The average price of gasoline at the pump is now above $4 in every U.S. state for the first time ever, with the average national price of gas reaching a record $4.567 a gallon.
While some states like Kansas, Oklahoma, and Georgia saw their fuel prices tip over $4 for the first time last night, others like California are averaging a record $6.05 a gallon at the pump, according to the American Automobile Association (AAA).
While $6 a gallon seems unlikely outside California at the moment, some experts expect everyone else to catch up. The average price of gasoline in the U.S. could climb above $6 a gallon by August, according to Natasha Kaneva, head of global commodities research at J.P. Morgan in a report to investors and an analyst interview with CNN. She added that the level of gasoline in storage is dwindling ahead of the summer travel months.
But across the ocean, Europe is already paying that… and a bit more. In the U.K., cars are filling their tanks up at $7.70 a gallon, while in the Netherlands and Germany, prices are reaching $8.25, according to Global Petrol Prices, a website tracking the retail price of motor fuel. And in Norway and Denmark, the price of a gallon of gas is topping $9.
Summer road trips postponed
Driving the rising fuel prices is the high price of crude oil, which has soared in recent months after Russia invaded Ukraine, and the strong post-COVID-19 rebound in demand. But there are also too few refineries in the U.S. turning oil into usable fuels.
Since the pandemic sunk the demand for gasoline and jet fuel to record lows, more than 5% of the U.S.’s overall refining capacity has been permanently shut off.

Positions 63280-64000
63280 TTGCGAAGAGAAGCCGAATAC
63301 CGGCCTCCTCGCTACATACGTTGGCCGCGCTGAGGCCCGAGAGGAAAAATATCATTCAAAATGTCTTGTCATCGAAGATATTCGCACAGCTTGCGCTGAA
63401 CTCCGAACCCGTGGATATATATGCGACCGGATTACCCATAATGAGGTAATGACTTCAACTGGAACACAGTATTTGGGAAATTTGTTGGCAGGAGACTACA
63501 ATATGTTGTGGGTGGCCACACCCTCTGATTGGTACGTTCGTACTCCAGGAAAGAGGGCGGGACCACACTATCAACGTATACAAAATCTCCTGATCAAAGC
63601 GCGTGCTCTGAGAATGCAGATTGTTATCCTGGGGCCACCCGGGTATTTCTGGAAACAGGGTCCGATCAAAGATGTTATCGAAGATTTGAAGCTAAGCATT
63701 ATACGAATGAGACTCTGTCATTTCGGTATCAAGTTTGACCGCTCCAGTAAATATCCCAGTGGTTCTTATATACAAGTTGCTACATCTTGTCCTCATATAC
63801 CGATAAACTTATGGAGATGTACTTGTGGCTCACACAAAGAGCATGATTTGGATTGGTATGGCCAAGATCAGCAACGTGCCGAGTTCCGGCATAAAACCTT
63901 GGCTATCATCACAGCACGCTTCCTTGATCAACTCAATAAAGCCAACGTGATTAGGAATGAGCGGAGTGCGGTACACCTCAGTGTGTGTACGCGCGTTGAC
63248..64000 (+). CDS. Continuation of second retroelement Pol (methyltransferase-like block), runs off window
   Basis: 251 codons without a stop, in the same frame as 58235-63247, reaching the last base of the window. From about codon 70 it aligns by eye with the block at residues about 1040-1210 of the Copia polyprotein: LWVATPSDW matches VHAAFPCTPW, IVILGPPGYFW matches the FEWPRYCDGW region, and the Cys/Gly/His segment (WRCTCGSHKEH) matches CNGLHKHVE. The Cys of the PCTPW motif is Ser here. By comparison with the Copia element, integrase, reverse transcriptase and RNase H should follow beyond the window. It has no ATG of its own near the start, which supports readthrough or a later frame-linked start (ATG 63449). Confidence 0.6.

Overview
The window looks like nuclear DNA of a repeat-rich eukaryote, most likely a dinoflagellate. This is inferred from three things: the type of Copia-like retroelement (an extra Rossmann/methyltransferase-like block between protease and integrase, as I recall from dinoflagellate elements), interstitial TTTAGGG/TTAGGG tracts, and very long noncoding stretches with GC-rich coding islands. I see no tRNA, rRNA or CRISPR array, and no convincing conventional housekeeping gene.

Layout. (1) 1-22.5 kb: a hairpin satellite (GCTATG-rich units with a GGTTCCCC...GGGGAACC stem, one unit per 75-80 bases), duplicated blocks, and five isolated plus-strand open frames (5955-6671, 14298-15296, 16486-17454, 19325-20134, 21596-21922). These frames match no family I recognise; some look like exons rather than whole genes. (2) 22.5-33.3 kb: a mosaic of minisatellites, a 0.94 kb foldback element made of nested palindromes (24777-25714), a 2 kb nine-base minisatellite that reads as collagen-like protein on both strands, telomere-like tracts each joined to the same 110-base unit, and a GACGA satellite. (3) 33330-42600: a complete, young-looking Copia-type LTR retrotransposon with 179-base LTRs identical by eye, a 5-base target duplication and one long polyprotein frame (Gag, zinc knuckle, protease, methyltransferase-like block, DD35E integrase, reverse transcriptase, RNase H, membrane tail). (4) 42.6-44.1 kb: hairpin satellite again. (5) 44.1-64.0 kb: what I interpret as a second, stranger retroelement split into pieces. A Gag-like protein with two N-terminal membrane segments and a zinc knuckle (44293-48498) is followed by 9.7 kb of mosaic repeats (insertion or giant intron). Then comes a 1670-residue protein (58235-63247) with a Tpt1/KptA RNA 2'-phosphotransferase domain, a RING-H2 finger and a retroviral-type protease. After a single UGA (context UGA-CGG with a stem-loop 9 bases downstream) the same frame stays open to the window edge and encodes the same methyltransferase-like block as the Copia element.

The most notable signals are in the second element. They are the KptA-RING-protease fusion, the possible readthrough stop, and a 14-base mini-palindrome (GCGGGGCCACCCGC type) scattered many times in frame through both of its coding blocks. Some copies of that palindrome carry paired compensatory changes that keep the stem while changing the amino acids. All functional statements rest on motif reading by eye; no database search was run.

At the same time as the U.S. refinery supply squeeze, European countries weaning themselves off exports of Russian oil and naphtha—a petroleum product used to make fuel—are looking to the U.S. to supply more of the world’s fuel.
Despite U.S. President Joe Biden’s best efforts to quell rising prices by releasing crude oil from emergency reserves, this has translated to little relief at the pump.
The Energy Information Administration, the statistical agency of the U.S. government’s Department of Energy, forecasted on May 10 that the average U.S. household will have to spend $450 more on an inflation-adjusted basis for gasoline this year compared to last year.
It’s too early to know how this latest price increase will impact U.S. drivers and their summer travel plans, Ellen Edmonds a spokesperson for AAA told Bloomberg. She added that historically, people still forge ahead with vacations, but they find other ways to offset the price at the pump.
Meanwhile, people in the U.K. are just avoiding the pumps completely. Ascona Group, which owns 60 gas stations across the U.K., said the amount of fuel it sold dropped by more than 52,800 gallons a week compared to pre-pandemic levels.
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